By Maryann Gogniat Eidemiller - OSV Newsweekly, 4/22/2012
In order to see how the virtues are being applied in college life on Catholic campuses, Our Sunday Visitor spoke to a handful of students about their experiences. Here is what they had to say.
Maria Fernanda Cuevas
School: Holy Names University, Oakland, Calif. (Sisters of the Holy Names)
Maria Fernanda Cuevas, 19, chose Holy Names University because of its nursing program and the opportunities for community service.
“Nursing is a rewarding job that I’ve always had a passion for,” she told OSV. “I’ve always liked to help others. I just think it’s a rewarding job giving a hand to others and caring for them, and being nurturing and helping them to get back on their feet.”
Cuevas, of Azusa, Calif., was influenced by her parents and family, which she said “is the most important thing in my life.”
She has been in student service projects with Catholic Worker, feeding people in the park and helping newly arrived Hispanic immigrants — something that comes naturally to her from her background. Her parents are from Mexico and Spanish is her first language.
“Even if you do just a little bit for them, it can be a big change that will make a difference in their lives,” Cuevas said about the people she encounters in performing works of charity. “And that impacts you as well.”
The experience at a Catholic university and the service projects, she said, have helped her to grow.
“You can be quick to judge people and they are really going through some hard times,” she said. “Being here has helped me in trying to look at the world through different lenses. There’s something that everybody can do to make the world a little better.”
School: University of Great Falls, Great Falls, Mont. (sponsored by Sisters of Providence)
Major: Art with a communications minor
Being in the Corps of Discovery at Great Falls University gave Catherine Gray more than opportunities to hike at Glacier National Park and to experience other outdoor adventures in Montana.
It gave her a sense of spirituality being in nature, she said, and in having the kind of stillness that isn’t necessarily found in a classroom.
“There’s time to think about your own life and how you can positively impact other people,” the Helena resident said. “It gave me a space and a set time to think about my goals as a human being and to ask myself questions about what I am passionate about doing, and who I am passionate about helping.”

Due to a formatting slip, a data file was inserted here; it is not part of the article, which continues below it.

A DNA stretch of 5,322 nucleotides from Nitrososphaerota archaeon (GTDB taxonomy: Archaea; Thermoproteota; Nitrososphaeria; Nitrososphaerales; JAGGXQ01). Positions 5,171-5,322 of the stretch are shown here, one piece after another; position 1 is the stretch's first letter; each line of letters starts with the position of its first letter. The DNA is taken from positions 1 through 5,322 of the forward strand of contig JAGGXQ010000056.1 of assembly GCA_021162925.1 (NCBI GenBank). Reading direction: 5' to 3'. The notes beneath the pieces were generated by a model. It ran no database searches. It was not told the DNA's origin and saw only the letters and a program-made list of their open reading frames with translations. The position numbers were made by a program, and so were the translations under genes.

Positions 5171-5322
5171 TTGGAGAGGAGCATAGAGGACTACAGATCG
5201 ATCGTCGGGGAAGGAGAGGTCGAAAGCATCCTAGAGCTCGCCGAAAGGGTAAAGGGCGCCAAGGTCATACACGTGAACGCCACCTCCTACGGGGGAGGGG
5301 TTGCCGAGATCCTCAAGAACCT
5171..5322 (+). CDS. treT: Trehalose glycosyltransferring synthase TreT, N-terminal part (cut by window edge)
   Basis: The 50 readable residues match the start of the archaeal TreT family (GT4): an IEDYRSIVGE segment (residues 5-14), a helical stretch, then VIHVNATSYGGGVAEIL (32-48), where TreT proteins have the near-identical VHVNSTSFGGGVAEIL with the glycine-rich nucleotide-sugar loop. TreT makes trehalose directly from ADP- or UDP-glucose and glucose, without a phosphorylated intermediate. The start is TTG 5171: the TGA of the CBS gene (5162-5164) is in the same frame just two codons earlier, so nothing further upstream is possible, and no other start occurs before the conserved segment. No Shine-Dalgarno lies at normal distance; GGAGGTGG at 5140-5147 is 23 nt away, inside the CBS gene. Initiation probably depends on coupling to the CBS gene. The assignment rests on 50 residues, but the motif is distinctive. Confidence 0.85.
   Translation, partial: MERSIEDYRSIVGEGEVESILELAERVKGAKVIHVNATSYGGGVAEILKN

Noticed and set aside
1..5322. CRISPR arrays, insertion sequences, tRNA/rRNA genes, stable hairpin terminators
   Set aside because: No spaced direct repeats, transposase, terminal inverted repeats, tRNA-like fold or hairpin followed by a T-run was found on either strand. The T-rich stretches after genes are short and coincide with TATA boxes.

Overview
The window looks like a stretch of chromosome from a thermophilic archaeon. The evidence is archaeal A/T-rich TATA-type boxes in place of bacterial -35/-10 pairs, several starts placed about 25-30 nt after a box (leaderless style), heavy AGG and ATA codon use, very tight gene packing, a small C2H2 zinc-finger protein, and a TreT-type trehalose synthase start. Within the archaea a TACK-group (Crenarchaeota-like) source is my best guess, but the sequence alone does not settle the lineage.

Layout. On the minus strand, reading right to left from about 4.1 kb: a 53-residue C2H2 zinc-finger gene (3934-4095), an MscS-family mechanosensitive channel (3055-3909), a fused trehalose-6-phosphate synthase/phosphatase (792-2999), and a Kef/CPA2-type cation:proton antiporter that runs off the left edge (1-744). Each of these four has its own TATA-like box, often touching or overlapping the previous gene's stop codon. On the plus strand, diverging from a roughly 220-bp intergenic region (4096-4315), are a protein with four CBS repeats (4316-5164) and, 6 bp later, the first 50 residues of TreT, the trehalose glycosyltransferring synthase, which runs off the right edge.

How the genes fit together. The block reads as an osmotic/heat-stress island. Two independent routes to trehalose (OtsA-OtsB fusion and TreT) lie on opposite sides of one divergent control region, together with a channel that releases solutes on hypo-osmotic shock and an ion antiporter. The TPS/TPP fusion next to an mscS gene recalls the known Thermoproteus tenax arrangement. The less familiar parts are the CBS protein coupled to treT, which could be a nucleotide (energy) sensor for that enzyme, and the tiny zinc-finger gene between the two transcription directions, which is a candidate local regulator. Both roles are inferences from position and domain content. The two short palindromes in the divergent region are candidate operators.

The corps is required of freshman, but the effect of the experiences stayed with her beyond those first semesters.
“As I go through my education, I find myself revisiting those questions and it’s really rewarding to find that I have more complete answers now,” she said. “The program really starts a sort of thinking process that you can go to through four years of college.”
Gray does not consider herself very athletic, so the physical rigors of the Corps of Discovery broadened her life with the new challenges. And that, she said, made the program “a metaphor for life.”
“You take that kind of resilience and courage and try to apply it to your everyday life,” she said. “That’s the real value of the program. It changed and enriched me in the sense that when you are 17 or 18 and going into college, there are a lot of social things going on in your life. The program encourages you to think farther into the future about the type of impact you are going to make in the world.”
She also finds meaning in the opportunity to be in a diverse student population. Her peers, she said, extend “acceptance and corroboration” and are willing to share ideas and support, a positive attitude that she attributes to centering on God and “the dignity of every human person.”